Since the kidnappings of three Israeli teens, the army has detained more than 400 Palestinians, including the speaker and several elected members of the Palestinian Legislative Council in ongoing raids across the West Bank.
Israeli soldiers arrest a Palestinian youth during clashes in the West Bank city of Hebron. All photos by Oren Ziv
On Thursday, June 12, three teenage Israeli settlers between the ages of 16 and 19 were kidnapped while hiking through the West Bank in Palestine. Naftali Frankel, Eyal Yifrah, and Gilad Shaer were reported missing after last being seen hiking between Jewish settlements in the Hebron area in the West Bank late on Thursday evening.
Since the kidnappings, Israel has detained more than 400 Palestinians, including the speaker and several elected members of the Palestinian Legislative Council in ongoing raids across the West Bank. Of that number, 282 are allied to Hamas, the Israeli army says.
Israeli security forces also killed five Palestinians. Many are describing the actions of the Israeli army as "collective punishment." The initial phase of the operation was described by Haaretz as "more a general strike against Hamas." After two weeks, the Israeli government is finally starting to lower the public's expectations of actually finding the missing teenagers. "As time passes, concern for their lives grows,” Israel Defense Forces Chief of Staff Benny Gantz told reporters near Hebron on Tuesday.
Jewish students pray for two of their friends that were reported missing on Thursday night.
Israeli political figures, including Prime Minister Benjamin Netanyahu, have accused Hamas of being responsible for the kidnappings. The Israeli government have presented no evidence to support these claims yet, but say that they have "unequivocal proof" that they will make it public soon. Hamas have denied involvement and dismissed the accusation as “stupid.”
One of the Palestinian victims in the crack down, 19-year-old Ahmed Sabbaren, was shot in the chest and killed as Israeli soldiers stormed the al-Jalazoun refugee camp north of Ramallah. I spoke to a B’Tselem spokesperson, Sarit Michaeli, who told me more about what happened. “During an Israeli military raid on al-Jalazoun refugee camp, youths confronted the army with stones and clashes ensued," he said. "The army responded by shooting the youth in the chest with a live round. It's quite common for IDF incursions into Palestinian communities to lead to confrontations between youths and the army, that are one of the major causes of death and injury in the West Bank."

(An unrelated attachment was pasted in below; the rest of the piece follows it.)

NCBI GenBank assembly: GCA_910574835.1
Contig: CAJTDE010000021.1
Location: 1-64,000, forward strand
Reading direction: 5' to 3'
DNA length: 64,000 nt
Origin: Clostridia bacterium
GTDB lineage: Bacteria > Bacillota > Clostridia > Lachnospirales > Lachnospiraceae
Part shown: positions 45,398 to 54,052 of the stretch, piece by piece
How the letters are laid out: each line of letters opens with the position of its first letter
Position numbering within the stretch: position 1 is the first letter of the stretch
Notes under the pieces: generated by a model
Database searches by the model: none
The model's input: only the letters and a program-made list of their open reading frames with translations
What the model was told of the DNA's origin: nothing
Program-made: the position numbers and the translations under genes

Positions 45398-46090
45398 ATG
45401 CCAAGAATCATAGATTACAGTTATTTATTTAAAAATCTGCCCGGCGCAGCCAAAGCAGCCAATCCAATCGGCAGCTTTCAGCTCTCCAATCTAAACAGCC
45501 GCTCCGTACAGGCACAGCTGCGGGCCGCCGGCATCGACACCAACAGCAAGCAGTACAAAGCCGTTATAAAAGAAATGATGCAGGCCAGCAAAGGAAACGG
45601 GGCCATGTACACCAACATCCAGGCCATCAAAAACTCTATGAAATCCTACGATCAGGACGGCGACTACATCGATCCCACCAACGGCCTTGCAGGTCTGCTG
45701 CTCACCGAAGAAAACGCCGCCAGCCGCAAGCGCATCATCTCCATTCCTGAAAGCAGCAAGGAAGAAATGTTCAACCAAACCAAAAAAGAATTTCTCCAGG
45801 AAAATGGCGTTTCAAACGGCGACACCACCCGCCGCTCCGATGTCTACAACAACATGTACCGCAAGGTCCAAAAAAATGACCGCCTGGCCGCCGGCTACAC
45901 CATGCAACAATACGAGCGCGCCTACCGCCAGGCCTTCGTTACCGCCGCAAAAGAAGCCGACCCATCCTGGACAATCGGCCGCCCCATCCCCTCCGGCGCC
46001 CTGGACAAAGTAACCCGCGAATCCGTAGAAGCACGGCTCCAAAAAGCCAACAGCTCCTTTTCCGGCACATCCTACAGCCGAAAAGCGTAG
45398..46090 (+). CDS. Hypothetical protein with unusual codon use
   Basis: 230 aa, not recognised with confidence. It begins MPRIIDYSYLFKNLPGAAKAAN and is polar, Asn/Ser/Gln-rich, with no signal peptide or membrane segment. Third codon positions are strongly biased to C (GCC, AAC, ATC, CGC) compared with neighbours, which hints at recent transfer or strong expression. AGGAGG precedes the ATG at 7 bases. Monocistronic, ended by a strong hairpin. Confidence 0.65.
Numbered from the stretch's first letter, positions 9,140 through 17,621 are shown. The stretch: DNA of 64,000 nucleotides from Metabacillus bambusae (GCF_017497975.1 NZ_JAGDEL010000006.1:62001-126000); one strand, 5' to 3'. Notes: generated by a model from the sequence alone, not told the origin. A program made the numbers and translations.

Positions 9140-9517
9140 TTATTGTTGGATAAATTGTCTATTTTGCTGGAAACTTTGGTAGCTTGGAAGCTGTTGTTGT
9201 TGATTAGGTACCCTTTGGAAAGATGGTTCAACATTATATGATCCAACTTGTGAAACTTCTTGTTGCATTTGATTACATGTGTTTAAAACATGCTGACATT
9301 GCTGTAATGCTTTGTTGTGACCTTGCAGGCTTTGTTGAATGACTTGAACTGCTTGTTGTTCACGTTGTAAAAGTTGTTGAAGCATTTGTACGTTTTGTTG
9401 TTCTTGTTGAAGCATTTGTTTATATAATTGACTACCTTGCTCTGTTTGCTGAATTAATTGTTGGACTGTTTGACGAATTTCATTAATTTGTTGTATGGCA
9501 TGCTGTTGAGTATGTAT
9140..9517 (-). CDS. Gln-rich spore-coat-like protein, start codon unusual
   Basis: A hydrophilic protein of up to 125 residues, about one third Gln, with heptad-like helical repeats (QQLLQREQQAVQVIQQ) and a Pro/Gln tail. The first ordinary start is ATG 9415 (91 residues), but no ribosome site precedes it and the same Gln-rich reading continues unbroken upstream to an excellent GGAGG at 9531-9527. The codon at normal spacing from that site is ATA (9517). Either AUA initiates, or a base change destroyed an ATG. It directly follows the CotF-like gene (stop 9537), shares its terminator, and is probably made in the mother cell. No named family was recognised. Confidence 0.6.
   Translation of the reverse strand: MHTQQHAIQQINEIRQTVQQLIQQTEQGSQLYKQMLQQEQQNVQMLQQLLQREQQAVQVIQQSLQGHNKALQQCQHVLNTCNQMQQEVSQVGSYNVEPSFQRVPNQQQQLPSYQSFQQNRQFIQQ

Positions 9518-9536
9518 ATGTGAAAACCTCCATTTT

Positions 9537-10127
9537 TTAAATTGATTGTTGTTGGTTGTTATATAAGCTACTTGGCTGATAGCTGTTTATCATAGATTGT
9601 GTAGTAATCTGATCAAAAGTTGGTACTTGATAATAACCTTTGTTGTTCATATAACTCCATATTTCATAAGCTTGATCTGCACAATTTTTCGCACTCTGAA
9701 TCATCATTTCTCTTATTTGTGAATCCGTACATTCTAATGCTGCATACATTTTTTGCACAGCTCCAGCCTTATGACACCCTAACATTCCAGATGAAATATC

Israeli soldiers tie up a Palestinian youth in the West Bank town of Halhul.
This escalation of tensions follows Hamas's recent signing of a reconciliation agreement to end a seven-year division with the Palestinian Authority and the formation of a new unity government. Many political commentators have claimed that the Israeli government are using the kidnapping as political cover to remove Hamas’ political leadership in the West Bank and drive a wedge between the Palestinian Authority and Hamas in advance of the upcoming Palestinian elections.
Writing for the Israeli daily Yediot Aharonot, military and strategic analyst Alex Fishman said the kidnapping had created a "one-time operational opportunity" that Israel would use to "castrate" Hamas and suppress its "strongholds in Palestinian Authority territory to the greatest extent possible."
Right-wing Israelis burn the Palestinian flag and shout racist slogans during an anti-Palestinian protest at the Gush Etzion junction, next to the Palestinian town of Bethlehem
The disappearance of the teenagers has certainly created the political space for a crackdown within Israel. Anger has been spreading. A Hebrew Facebook page entitled “Until the boys are back, every hour we shoot a terrorist” has nearly 20,000 likes with dozens of photos and comments inciting racial hatred and calling for the collective punishment of Palestinian civilians.
Israeli soldiers searching a Palestinian in Hebron
The author and prominent Jewish studies academic Marc H. Ellis summed it up well in an opinion piece for Mondoweiss. "In occupation, the innocent suffer," he wrote. "Can it only be Palestinians who suffer? There is a cost to occupation. Even the powerful have to pay a price. Jews have to pay a price—when they’re occupiers. Missing Jews are a terrible to price to pay. But, then, Israeli jails are filled with 'missing' Palestinians. So return the missing—on all sides. Including the land and ethics and service to one’s own people. When all the missing are returned then we could begin again. A fresh start, honouring all the missing, which, in justice, would be returned.”
But the return of the three teenagers is looking increasingly unlikely as time goes on.
Hamas spokesperson Sami Abu Zuhri demanded the Palestinian unity government take responsibility and protect Palestinians from Israeli aggression: "The Intifada is the greatest event in the history of the Palestinian people, and it renews itself every time there is an escalation in Israel's aggression," he warned. "Resistance through every channel is the legitimate right of the Palestinian people."
The cost on both sides of the conflict could be set to rise.
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